You are here

Biomarker indicating neurodegenerative disorders found in the eye

A new study by researchers at Boston Medical Center has shown that a biomarker that serves as a marker for the early diagnosis of neurodegenerative diseases can now be found in the eye.

Author: Bolysbek Dana 

Editor: Merentsova Anastasia 



Neurodegenerative diseases such as Alzheimer's and Parkinson's are the result of nerve cells in the brain or peripheral nervous system, which become dysfunctional with age and eventually die. At the moment, there are only symptomatic treatments, and early treatment can only halt the progression of these diseases. 


The current goal of Alzheimer's research is to develop ways to diagnose the disease before symptoms appear so that early treatment can be initiated. At the moment, neurodegenerative diseases are diagnosed based on clinical manifestations and diagnostic studies - the appearance of symptoms means that the disease is already progressing.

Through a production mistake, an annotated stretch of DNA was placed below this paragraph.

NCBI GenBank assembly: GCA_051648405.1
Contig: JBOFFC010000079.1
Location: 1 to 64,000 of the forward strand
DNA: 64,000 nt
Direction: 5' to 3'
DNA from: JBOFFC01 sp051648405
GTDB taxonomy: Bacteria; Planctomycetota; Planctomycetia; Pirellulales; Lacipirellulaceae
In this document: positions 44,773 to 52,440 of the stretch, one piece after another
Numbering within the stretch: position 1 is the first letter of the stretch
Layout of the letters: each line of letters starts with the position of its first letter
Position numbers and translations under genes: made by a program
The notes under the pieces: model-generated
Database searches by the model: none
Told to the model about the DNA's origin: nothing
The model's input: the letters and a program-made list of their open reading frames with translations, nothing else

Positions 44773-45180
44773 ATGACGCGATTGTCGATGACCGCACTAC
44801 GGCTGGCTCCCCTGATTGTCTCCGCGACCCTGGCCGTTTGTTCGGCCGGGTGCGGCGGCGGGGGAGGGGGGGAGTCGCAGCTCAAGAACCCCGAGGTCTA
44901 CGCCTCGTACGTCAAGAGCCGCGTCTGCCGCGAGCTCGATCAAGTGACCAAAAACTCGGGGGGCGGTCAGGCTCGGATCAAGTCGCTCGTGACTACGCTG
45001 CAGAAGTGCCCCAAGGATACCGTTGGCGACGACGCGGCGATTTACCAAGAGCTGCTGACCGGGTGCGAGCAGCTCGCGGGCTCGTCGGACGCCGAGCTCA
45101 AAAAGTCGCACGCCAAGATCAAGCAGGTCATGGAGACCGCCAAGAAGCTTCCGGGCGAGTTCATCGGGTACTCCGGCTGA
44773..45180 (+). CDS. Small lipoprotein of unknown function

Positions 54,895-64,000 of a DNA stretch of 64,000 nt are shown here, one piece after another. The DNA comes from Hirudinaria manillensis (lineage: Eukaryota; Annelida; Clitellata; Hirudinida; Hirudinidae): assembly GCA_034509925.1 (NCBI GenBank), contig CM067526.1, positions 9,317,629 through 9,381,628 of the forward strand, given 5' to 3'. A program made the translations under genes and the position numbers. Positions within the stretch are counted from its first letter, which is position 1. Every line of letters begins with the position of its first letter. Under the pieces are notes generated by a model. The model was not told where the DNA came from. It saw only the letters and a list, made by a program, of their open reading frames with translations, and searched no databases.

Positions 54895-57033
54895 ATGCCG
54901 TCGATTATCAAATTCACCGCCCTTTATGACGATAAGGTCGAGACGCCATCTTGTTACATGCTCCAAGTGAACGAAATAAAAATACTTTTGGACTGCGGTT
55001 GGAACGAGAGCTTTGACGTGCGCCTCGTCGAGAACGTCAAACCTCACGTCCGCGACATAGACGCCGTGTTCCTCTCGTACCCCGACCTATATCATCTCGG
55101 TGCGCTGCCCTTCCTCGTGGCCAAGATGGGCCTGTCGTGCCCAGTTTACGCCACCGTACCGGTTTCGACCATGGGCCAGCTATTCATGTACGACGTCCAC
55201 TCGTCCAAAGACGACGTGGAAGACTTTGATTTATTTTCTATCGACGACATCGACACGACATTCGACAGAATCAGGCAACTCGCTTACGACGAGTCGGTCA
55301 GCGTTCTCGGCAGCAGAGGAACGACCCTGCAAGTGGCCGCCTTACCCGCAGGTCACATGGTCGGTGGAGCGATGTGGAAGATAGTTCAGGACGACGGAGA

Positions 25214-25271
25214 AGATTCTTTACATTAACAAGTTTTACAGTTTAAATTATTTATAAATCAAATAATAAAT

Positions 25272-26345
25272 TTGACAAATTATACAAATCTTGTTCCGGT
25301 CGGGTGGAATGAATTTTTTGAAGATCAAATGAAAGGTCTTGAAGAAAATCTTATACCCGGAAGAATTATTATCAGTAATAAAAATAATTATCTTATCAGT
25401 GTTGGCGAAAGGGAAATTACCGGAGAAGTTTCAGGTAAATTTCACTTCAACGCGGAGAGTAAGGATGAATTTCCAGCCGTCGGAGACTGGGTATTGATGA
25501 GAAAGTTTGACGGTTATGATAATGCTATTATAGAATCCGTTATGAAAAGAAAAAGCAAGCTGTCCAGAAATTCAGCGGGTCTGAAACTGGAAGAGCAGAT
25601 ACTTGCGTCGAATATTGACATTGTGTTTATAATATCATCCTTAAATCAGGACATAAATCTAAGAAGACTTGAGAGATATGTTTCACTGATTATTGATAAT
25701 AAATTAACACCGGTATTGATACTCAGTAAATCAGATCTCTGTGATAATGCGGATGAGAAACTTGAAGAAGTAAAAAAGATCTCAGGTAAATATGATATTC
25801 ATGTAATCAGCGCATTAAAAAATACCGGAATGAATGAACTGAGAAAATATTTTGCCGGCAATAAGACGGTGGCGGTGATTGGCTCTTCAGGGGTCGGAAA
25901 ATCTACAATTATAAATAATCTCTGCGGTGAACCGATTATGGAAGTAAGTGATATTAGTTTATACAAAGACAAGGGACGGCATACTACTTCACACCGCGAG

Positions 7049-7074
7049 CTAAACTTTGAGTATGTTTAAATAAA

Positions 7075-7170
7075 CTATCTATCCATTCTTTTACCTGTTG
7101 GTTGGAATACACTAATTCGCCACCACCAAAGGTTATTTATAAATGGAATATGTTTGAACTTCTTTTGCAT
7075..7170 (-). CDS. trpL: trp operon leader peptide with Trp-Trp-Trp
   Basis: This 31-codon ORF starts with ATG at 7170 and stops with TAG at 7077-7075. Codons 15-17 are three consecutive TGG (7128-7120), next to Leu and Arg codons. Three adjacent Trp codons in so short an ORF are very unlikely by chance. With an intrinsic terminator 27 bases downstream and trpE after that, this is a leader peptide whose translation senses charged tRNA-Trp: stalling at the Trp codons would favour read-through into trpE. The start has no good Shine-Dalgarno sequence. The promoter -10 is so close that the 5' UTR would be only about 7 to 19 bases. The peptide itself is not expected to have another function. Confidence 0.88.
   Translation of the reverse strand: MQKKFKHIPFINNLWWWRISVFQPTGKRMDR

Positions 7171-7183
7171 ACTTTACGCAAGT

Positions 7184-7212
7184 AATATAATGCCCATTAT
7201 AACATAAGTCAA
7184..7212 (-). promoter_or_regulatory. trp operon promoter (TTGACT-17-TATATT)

The light chain of neurofilament, a protein that is being investigated as a biomarker for detecting neurodegeneration, was previously only found in cerebrospinal fluid and blood. In the course of the study, this protein was also found in the eye fluid. 


For the study, scientists collected eye fluid samples from 77 patients. The results indicated that all 77 patients had a light chain of neurofilaments in the vitreous, and higher levels of this biomarker correlated with higher levels of other biomarkers associated with Alzheimer's disease, including B-amyloid and tau proteins. At the same time, the level of neurofilaments was in no way associated with eye diseases. 


The study, the researchers say, may facilitate diagnostic interventions for neurodegenerative diseases, making the procedure less invasive and more affordable.